We are entering the time of year when termite activity comes to the forefront because of blatant termite activity in the form of swarms. Termites swarming from wood or the soil often are the first signs of a termite colony. Subterranean termites are the most common, and thus the most destructive, wood-destroying insects in the United States. Termites feed on cellulose, primarily dead wood and wood by-products.
Types of Termites
Subterranean termites live in below ground colonies that can contain up to hundreds of thousands of termites. Termite colonies have tunnels that can extend hundreds of feet in all directions. Soldiers, reproductions, and workers are the three types of termites found in a termite colony.
Soldiers are creamy white to grayish-white in color, wingless and soft-bodied. They have a large, rectangular, yellowish-brown head with large jaws. The soldiers’ primary responsibility is the defense of the colony.
Reproductions can be male or female, winged or wingless. Both male and female reproductions produce offspring. Reproductions are black and about 0.4 inch long, with pale or grayish translucent wings. A king and queen of primary reproductions head a colony.
Workers are creamy white to grayish-white with a round head about 1/8 inch long and are blind, soft-bodied, and wingless.
Workers are the most prevalent in a termite colony, and they are the termites that eat wood. Workers search for food and water, build and repair shelter tubes, feed and groom other termites, care for eggs and young, and participate in colony defense.
Detection of Termites
Subterranean termites may be detected by wood damage or by the presence of mud tubes or the sudden appearance of winged termites.
A “swarm” is a group of adult male and female reproductions that leave their colony in an attempt to pair and initiate new colonies. Swarming is triggered when temperature and moisture conditions are favorable, usually on warm days following rainfall during March and April. Swarming occurs in mature colonies that typically contain at least several hundred thousand termites.
Termite swarmers have two pair of long, equal-length wings that break off easily and straight antennae with a thick waist. Winged termites can be differentiated from winged ants, which have elbowed antennae, a small waist, and two pair of unequal-length wings that are not easily detached. Ants are generally harder-bodied than termites.
Other signs of termite presence include mud tubes and mud protruding from cracks. Subterranean termites transport soil and water above ground to construct mud tubes that allow them to tunnel across exposed areas to reach wood.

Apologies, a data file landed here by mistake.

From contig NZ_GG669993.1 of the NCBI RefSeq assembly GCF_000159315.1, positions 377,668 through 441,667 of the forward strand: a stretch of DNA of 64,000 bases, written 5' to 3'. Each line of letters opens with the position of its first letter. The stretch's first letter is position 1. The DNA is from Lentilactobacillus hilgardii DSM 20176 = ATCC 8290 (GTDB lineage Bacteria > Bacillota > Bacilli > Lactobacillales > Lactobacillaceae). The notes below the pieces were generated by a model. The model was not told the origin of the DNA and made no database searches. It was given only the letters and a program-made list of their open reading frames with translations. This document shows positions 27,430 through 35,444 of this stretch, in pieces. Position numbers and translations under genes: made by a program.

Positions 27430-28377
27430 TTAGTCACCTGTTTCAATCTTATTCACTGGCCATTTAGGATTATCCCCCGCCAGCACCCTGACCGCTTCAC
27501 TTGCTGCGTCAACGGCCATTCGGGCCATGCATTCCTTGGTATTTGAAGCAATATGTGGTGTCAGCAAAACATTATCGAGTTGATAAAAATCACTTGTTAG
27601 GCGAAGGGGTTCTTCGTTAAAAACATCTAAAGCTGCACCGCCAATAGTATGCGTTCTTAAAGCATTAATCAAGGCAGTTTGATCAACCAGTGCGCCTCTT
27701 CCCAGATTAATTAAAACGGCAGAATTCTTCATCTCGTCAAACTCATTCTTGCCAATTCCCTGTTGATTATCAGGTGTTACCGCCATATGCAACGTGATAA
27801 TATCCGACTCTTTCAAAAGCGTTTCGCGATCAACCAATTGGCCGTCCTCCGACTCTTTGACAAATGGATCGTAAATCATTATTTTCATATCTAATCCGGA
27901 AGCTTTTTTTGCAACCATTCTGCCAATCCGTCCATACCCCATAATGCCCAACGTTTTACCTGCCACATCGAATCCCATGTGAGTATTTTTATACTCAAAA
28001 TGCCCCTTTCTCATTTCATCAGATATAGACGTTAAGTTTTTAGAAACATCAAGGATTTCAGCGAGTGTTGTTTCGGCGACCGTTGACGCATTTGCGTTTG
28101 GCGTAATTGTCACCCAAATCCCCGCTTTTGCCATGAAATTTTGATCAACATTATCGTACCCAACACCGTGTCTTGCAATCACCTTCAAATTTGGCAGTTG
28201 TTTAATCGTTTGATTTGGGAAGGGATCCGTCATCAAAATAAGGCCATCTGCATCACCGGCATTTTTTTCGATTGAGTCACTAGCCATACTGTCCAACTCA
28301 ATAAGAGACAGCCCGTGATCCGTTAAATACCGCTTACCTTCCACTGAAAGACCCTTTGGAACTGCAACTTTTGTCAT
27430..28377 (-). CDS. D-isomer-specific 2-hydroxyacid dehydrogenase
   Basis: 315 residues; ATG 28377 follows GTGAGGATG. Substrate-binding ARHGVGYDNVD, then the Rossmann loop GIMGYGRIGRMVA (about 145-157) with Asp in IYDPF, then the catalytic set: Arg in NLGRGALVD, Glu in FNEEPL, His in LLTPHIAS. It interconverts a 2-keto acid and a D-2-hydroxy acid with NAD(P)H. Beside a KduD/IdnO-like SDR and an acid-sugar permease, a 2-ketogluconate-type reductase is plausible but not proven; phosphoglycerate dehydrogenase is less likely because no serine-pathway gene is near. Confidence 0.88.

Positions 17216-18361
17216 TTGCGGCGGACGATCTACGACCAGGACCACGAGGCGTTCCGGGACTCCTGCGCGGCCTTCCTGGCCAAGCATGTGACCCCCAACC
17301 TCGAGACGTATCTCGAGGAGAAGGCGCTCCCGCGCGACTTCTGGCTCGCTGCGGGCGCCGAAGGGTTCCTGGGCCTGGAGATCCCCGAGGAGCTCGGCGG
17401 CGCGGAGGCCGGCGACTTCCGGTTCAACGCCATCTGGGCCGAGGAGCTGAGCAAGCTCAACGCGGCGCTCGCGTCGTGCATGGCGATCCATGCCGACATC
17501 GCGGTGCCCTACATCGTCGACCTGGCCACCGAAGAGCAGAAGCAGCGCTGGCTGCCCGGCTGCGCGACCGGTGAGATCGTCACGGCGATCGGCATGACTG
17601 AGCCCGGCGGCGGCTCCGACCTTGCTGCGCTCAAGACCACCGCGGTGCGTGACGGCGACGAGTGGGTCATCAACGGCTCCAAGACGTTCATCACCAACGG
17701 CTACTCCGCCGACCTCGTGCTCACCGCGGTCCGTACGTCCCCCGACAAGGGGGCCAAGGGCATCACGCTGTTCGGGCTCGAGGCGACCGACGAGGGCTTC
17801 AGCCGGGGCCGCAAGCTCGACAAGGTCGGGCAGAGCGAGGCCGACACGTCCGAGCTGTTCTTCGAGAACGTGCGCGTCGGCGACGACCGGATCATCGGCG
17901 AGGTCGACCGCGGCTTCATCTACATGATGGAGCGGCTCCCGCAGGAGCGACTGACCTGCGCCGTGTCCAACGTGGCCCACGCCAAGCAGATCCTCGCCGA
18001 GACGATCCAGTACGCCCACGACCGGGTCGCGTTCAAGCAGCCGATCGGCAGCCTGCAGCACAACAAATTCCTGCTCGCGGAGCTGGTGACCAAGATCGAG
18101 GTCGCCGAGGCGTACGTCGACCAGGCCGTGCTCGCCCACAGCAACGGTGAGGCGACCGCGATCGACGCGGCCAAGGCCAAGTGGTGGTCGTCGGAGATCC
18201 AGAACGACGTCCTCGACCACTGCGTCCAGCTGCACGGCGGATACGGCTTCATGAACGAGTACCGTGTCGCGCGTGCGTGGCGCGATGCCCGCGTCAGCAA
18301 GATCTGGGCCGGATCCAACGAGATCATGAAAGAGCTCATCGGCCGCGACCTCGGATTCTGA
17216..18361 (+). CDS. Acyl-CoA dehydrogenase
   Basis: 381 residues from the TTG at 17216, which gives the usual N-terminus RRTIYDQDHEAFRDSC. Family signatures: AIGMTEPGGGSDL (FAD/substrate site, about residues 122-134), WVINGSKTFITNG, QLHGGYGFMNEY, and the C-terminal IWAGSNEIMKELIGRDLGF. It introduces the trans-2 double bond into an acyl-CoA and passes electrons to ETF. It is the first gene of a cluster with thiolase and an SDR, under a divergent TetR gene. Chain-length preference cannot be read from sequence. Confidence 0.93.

Termite damage to the wood’s surface often is not self evident because termites tunnel within the wood as they feed. Wood damaged by subterranean termites generally has a honeycombed appearance because termites feed along the softer grains, not the entire wood.
Prevention of subterranean termite infestation of wooden structures centers upon disrupting their ability to locate moisture, wood, and shelter.
Moisture accumulation near foundations and crawlspaces should be avoided. Termites must have water to survive. Diverting water away from foundations with properly functioning gutters, downspouts, and splash blocks are vital to preventing termites. Soil needs to be sloped away from the foundation in order for surface water to drain away from the building.
Wood, mulch, paper, etc. that is in contact with soil provides termites with ready and unobservable access to food. It is very important to eliminate any contact between the wooden parts of the house foundation and the soil. Maintain at least 10 inches between the soil and porch steps, lattice work, door or window frames or any other wooden materials. On a structure, wood below 18 inches of grade must be treated.
Control & Prevention Measures
Soil Barrier Termiticides
Conventional soil treatment methods rely on creating chemical barriers in the soil that are toxic to termites. Many of these treatments also have repellent characteristics causing termites to avoid treated soil. To obtain termite control for extended periods of time, such termiticides must be applied as a continuous barrier in the soil next to the structure’s foundation. If there are untreated areas in the soil, termites may circumvent the chemical treatment.
Bait technology uses wood or a cellulose material favored by termites that is impregnated with a slow-acting toxic chemical. Termite workers feed upon the bait and transfer it to other colony members, eventually reducing or eliminating the entire colony.
In-ground bait stations are inserted in the soil next to structures and near known or suspected sites of termite activity. In-ground bait stations often initially contain untreated wood that serves as a monitoring method. The monitoring wood is replaced with the toxicant once termites have been detected feeding on the untreated wood. Bait systems must be serviced on regular monthly intervals to function properly.
- Borates and pressure-treatments protect wood against termites. However, even creosote-treated railroad ties over time can be damaged by termites.
- Never store firewood, lumber, newspapers, or other wood products against the foundation or within the crawl space.
- Avoid or minimize use of wood mulch next to foundations.
- Seal cracks in foundation to prevent termite access.
- Make sure downspouts and splash blocks are diverting water away from the foundation.
- Cut back shrubs from siding and foundation to allow air and light around foundation. WDPM
Copyright – William Douglas Management, Inc. 2016